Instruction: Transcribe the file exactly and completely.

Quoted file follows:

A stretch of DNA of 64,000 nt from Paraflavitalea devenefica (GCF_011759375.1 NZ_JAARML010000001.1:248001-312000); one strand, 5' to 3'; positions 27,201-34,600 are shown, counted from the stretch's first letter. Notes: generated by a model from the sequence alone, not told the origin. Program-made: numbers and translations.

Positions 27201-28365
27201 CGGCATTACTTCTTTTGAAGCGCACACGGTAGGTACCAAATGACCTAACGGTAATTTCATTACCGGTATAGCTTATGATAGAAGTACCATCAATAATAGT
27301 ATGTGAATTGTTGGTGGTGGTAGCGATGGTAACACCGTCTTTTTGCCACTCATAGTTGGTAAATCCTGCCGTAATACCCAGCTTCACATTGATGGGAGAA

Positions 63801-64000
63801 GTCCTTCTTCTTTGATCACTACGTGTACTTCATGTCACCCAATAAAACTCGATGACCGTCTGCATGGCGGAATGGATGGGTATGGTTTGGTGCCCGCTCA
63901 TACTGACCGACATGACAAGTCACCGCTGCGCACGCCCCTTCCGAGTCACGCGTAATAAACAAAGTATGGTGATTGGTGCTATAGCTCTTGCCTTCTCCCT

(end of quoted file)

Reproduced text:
A stretch of DNA of 64,000 nt from Paraflavitalea devenefica (GCF_011759375.1 NZ_JAARML010000001.1:248001-312000); one strand, 5' to 3'; positions 27,201-34,600 are shown, counted from the stretch's first letter. Notes: generated by a model from the sequence alone, not told the origin. Program-made: numbers and translations.

Positions 27201-28365
27201 CGGCATTACTTCTTTTGAAGCGCACACGGTAGGTACCAAATGACCTAACGGTAATTTCATTACCGGTATAGCTTATGATAGAAGTACCATCAATAATAGT
27301 ATGTGAATTGTTGGTGGTGGTAGCGATGGTAACACCGTCTTTTTGCCACTCATAGTTGGTAAATCCTGCCGTAATACCCAGCTTCACATTGATGGGAGAA

Positions 63801-64000
63801 GTCCTTCTTCTTTGATCACTACGTGTACTTCATGTCACCCAATAAAACTCGATGACCGTCTGCATGGCGGAATGGATGGGTATGGTTTGGTGCCCGCTCA
63901 TACTGACCGACATGACAAGTCACCGCTGCGCACGCCCCTTCCGAGTCACGCGTAATAAACAAAGTATGGTGATTGGTGCTATAGCTCTTGCCTTCTCCCT